Categories: Agile, Benefits Realization, Metrics
by Christian Bisson
In a complex world where we strive to improve, there is one trending weakness that I’ve seen amongst many teams and organizations—they measure little to nothing, and make decisions based on “gut feeling.”
Having key metrics is a powerful tool to identify areas to improve, and not just for weak points—you want to recognize strong points as well so that you can continue them. Here are a few examples…
How many times have you seen teams happy to deliver something—only to have absolutely no idea what value was ultimately gained from that delivery? There are a few ways you can be blind to the value being delivered (or not delivered):
Not knowing how many users actually used a new feature (maybe none?)
Was anything gained out of it? (Money? New hires or better retention?)
What was the actual cost compared to the gain?
All too often, people waste money when they could focus their resources elsewhere if they measured the return on investment (ROI) and adapted accordingly.
What will be delivered, and when? Every organization faces a challenge to know this. And all too often, typical random delivery dates are given to stakeholders—and forced on teams. This in turn hurts the quality of the deliverable (not to mention the very small odds that the dates are even being respected).
By measuring on a small scale (like a team’s velocity throughout sprints) or a larger scale (like being familiar with SAFe and its “product increments”), you can compare results to actual data to make more reliable predictions (at the end of the day, it is still a guess).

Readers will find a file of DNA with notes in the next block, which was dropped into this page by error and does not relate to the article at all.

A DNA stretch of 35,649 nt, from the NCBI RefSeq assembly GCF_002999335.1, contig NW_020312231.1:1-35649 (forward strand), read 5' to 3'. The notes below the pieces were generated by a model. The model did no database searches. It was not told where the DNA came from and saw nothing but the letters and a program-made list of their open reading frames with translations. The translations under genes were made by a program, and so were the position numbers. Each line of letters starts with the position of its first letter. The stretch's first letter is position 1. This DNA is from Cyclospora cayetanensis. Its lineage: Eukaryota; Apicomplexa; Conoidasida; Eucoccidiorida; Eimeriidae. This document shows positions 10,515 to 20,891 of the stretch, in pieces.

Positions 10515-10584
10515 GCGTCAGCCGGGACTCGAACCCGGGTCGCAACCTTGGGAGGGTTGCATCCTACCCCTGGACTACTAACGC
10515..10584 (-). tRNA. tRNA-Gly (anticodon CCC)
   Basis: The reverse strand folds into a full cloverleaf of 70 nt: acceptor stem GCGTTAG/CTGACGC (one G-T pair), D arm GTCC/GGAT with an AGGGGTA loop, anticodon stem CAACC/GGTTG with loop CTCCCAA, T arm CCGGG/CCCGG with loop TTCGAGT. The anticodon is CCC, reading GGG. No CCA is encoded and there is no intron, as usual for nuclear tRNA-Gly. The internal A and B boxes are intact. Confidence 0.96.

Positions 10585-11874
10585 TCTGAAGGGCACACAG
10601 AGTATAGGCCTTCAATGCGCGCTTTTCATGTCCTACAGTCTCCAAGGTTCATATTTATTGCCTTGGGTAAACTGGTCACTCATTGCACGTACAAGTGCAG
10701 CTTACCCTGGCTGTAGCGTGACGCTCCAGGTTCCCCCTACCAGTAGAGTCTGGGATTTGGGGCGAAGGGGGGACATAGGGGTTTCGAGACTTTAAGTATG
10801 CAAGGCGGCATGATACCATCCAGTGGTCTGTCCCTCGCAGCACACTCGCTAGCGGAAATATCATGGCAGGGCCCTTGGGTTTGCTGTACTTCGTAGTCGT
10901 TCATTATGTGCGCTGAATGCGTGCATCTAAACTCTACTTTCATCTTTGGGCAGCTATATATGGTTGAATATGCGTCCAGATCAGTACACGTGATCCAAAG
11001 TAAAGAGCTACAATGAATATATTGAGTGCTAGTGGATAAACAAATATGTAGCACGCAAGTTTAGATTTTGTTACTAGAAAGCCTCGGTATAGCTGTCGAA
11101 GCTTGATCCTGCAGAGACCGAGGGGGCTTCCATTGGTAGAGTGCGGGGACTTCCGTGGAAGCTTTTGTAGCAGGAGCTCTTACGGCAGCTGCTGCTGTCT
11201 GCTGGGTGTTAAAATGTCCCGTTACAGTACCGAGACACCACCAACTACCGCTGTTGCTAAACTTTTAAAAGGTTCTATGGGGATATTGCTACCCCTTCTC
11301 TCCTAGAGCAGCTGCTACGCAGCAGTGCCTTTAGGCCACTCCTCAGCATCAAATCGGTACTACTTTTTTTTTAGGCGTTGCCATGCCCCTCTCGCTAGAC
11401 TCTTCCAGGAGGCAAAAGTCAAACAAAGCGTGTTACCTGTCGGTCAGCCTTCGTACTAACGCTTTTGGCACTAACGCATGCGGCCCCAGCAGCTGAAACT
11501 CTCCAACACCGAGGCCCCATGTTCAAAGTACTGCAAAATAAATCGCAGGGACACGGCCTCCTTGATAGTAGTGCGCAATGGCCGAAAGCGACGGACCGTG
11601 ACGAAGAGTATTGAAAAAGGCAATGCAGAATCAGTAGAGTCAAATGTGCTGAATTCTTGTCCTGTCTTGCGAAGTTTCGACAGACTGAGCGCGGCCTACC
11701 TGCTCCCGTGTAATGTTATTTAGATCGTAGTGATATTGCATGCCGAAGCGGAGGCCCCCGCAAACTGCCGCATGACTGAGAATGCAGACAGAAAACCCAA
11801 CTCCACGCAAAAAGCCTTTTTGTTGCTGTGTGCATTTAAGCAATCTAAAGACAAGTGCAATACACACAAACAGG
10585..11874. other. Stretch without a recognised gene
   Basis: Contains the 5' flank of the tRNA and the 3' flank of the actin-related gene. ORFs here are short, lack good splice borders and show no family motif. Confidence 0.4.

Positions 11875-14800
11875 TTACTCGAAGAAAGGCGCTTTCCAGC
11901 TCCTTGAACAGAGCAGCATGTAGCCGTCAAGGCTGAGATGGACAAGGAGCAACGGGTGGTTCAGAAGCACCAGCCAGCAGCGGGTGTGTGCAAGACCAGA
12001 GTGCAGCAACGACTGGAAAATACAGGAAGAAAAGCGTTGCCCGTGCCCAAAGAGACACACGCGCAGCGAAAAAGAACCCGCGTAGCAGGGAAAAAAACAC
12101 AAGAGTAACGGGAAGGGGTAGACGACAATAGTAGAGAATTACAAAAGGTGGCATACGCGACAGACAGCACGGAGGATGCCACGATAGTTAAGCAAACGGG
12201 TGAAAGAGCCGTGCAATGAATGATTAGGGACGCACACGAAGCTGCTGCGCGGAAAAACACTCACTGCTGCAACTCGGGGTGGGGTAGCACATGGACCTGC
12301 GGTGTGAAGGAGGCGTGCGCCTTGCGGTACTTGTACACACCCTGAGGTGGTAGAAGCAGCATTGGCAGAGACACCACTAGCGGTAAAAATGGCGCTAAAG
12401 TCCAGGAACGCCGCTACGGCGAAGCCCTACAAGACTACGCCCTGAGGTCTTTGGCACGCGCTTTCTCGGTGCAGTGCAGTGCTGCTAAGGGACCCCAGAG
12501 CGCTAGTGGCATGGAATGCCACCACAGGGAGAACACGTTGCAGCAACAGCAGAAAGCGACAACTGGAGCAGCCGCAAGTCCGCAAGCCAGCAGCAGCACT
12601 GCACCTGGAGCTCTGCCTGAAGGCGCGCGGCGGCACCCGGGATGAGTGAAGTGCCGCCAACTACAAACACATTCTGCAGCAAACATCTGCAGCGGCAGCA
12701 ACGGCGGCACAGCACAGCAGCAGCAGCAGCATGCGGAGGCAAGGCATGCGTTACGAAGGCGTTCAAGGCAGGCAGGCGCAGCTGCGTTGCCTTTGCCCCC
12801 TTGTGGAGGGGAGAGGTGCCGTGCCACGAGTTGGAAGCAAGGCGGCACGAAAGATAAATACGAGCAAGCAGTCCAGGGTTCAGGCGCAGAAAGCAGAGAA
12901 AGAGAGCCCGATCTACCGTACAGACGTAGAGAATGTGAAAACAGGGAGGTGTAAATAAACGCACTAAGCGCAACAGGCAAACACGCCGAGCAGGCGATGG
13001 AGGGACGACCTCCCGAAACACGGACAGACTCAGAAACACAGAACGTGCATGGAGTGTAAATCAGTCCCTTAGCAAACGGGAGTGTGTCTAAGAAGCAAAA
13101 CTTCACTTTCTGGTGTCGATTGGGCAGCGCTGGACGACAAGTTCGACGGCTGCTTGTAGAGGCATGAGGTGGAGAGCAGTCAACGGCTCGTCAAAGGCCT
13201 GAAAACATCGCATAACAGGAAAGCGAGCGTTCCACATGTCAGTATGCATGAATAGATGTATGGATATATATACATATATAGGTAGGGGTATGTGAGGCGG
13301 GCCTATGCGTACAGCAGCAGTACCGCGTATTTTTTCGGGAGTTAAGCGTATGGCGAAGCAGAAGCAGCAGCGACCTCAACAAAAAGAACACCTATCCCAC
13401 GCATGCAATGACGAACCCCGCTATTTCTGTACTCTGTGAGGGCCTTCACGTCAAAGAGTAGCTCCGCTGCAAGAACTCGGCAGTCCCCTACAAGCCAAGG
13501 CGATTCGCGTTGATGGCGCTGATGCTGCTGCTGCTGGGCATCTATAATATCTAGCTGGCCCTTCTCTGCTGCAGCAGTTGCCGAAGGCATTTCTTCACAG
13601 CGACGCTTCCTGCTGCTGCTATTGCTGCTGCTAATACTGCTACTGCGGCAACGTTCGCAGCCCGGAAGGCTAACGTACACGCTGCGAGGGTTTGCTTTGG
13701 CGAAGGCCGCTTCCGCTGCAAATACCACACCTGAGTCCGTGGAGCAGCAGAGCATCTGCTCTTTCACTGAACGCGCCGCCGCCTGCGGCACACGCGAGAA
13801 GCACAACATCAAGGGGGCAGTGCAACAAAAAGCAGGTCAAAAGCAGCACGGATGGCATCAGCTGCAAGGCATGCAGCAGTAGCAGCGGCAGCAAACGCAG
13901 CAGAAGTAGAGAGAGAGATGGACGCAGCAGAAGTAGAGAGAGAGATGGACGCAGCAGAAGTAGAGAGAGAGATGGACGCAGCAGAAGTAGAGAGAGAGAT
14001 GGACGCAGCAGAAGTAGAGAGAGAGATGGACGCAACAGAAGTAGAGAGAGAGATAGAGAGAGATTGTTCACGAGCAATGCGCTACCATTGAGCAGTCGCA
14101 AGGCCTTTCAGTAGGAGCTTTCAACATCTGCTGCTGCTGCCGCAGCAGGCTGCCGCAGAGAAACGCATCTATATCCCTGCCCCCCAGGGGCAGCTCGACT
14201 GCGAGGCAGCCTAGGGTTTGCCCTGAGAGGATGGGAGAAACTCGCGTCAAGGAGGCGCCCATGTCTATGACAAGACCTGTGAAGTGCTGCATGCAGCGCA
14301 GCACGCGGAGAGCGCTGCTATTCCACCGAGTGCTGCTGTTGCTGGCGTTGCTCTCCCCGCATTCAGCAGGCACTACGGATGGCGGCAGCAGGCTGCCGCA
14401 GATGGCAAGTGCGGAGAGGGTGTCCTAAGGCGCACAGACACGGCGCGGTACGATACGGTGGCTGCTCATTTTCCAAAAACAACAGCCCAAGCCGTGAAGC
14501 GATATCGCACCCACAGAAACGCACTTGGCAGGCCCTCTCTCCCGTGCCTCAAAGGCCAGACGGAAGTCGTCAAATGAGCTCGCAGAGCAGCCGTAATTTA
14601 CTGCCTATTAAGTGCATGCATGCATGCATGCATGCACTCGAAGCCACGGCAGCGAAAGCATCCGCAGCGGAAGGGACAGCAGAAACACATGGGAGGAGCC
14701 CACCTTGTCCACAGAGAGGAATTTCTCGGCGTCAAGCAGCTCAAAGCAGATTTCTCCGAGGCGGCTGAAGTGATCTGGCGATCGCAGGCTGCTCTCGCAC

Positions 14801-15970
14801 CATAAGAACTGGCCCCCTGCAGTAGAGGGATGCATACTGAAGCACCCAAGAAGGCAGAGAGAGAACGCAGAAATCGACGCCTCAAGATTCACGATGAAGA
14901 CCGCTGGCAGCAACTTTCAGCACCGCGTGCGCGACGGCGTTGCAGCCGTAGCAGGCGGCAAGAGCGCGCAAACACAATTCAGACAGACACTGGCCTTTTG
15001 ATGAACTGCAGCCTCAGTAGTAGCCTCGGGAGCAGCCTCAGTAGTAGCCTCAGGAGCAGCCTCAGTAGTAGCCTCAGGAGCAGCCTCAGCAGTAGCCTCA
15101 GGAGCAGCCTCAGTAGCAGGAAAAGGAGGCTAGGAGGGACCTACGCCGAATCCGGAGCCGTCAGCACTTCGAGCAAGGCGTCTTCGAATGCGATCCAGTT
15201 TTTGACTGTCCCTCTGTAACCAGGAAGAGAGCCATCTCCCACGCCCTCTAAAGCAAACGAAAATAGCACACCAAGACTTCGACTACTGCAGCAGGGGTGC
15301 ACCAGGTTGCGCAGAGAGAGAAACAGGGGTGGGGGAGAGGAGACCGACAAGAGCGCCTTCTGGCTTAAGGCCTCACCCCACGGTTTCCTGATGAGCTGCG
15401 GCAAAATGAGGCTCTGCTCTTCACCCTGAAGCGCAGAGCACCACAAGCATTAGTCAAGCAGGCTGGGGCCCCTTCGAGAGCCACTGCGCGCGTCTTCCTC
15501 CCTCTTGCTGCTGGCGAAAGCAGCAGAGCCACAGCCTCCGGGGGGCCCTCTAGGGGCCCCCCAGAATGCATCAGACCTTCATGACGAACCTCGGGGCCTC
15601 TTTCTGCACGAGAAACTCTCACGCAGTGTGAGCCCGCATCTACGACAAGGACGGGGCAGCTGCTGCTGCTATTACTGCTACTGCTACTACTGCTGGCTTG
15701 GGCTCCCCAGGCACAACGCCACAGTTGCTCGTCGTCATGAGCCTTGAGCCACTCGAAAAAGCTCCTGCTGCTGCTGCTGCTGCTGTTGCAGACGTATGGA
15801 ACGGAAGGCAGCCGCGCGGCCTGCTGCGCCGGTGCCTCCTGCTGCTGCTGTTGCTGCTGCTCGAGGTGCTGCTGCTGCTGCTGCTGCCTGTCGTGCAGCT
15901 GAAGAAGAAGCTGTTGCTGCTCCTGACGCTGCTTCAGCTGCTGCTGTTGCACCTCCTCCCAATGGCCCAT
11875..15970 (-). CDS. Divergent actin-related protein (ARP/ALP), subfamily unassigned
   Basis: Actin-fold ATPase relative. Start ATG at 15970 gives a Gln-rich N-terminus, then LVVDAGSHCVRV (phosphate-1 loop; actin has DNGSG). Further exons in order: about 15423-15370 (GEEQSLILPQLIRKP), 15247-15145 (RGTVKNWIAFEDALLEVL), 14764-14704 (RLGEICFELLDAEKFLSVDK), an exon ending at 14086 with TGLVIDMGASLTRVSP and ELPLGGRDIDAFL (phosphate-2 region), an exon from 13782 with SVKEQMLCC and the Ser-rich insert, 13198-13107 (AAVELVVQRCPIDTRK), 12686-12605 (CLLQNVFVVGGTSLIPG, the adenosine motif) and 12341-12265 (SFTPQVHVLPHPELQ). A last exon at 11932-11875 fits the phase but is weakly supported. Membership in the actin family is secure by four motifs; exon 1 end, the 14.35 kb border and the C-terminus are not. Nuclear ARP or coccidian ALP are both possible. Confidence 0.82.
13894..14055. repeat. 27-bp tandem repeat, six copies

Product backlog health
Throughout the years, I’ve seen many backlogs, from small to gigantic. And I rarely see any of them being measured to make sure they’re actually healthy.
The definition of “healthy” varies, but in this case let’s assume it means that the backlog is an ordered/usable artefact that teams can rely on to know what to work on next to bring value to stakeholders.
Here are a few things that can be measured:
How many items are ready to be used by the team (i.e., refined)?
Is it too much? Too little?
How many total items are there in the backlog? (If there are too many, it becomes clutter.)
How much time do items spend in the backlog before they get started? (I’ve seen items rot in backlogs for years, never getting done,)
There are so many things that can be measured and used to properly align next steps—and they require the proper tools to do it efficiently. You want to spend as little time as possible getting the data and results that you need, and utilize reliable “live” information (with little cost to get it).
What will you be measuring in 2023? What do you think your blind spots are?